Like millions of other young men who came of age during the Vietnam War, Bill Clinton wrestled with his conscience over the question of whether he would allow himself to be subjected to the draft. "To many of us," Clinton wrote the director of the University of Arkansas Reserve Officers Training Corps in 1969, "it is no longer clear what is service and what is disservice." Clinton wrote then that no government has the right "to make its citizens fight and kill and die in a war they may oppose, a war which even possibly may be wrong, a war which, in any case, does not involve immediately the peace and freedom of the nation."
Clinton is in serious political trouble today because he allowed his long-range ambitions to silence his conscience and cloud his judgment 23 years ago. Rather than choose a straightforward way of expressing his opposition to the draft and to the war, Clinton instead "decided to accept the draft in spite of my beliefs for one reason: to maintain my political viability within the system."
Of course, Clinton, by his own admission, was "saved" from the draft for months by his promise to enter an ROTC program, a promise he chose not to keep. From all appearances, Clinton tried to finesse his way out of the war in 1969 in a way that would protect his chances of getting elected president decades down the road. He assumed that any person who became actively involved in the anti-war movement during the Vietnam era would automatically sacrifice any future national political ambitions. Unfortunately, he may have been right.
So far, though, that assumption has not been put to the test. If Bill Clinton had had the courage of his convictions in 1969 and 1992, we might finally be learning whether a presidential candidate really would commit political suicide by expressing the powerful opposition he or she felt toward the Vietnam War.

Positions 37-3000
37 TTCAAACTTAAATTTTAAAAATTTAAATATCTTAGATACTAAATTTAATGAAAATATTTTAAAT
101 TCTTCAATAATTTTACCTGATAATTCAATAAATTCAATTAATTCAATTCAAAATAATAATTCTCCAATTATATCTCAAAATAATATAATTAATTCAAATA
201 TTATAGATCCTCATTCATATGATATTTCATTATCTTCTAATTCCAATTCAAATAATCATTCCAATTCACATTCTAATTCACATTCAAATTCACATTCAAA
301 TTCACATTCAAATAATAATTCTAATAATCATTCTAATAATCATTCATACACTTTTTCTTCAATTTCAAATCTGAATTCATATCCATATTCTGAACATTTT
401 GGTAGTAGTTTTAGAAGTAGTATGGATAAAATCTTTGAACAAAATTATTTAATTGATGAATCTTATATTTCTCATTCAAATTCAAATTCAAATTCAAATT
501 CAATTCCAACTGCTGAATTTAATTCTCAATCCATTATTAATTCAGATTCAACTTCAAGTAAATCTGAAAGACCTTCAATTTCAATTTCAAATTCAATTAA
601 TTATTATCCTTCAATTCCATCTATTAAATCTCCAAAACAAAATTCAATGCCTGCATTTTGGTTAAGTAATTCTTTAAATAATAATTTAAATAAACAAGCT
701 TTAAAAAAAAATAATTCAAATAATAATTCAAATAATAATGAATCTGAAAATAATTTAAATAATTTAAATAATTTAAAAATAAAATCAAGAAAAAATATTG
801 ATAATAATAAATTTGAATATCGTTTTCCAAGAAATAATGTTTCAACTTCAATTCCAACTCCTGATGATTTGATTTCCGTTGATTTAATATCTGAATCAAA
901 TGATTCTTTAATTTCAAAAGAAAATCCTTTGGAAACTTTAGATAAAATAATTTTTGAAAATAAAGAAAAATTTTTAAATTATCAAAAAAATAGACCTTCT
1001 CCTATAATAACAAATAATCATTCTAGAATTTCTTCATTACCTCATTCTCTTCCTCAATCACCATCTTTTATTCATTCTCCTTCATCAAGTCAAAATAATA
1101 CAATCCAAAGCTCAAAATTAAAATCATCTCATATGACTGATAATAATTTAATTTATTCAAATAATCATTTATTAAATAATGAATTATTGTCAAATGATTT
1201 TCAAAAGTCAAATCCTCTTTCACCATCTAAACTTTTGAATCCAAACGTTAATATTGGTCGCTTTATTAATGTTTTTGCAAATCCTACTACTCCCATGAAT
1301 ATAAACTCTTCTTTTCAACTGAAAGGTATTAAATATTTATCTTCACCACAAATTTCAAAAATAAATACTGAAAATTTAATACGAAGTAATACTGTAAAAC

Instead, Clinton, like Vice President Dan Quayle four years ago, is having a hard time trying to explain the apparent hypocrisy of his actions during the Vietnam years. Quayle talked like a hawk but used his family's connections to get into a National Guard unit that protected him from the draft and the war. Clinton wrote like an anti-war activist but belatedly chose to subject himself to the draft to protect his "political viability."
Because Quayle and Clinton are among the first of an entire generation of would-be national leaders who reached adulthood during the Vietnam War, this issue surely will recur.
If Americans are honest with themselves and their history, they will be prepared to give their support to candidates who honorably served in that war as well as those who honorably opposed it. They might even decide that they are prepared to support candidates who as young men and women were torn by the same conflicts that Clinton expressed in his remarkable letter.
The immediate questions about Clinton are different, though. In choosing the course that he did in 1969, and in being less than candid in explaining his behavior 23 years later, Clinton may have revealed a telling character flaw: When faced with a choice between doing what he thought was right and what he thought was best for his political career, he compromised himself. And he did so on one of the defining issues by which people of his generation will be judged throughout their lives.
Clinton's 1969 letter refers to an Oxford roommate, "a draft resister who is possibly under indictment and may never be able to go home again." Clinton said his friend was "one of the bravest, best men I know. His country needs men like him more than they know."
The young Clinton was right. Ironically, the Clinton campaign is suffering today because the country doesn't need any more lifelong politicians who allow their ambitions to outweigh even their strongest personal convictions.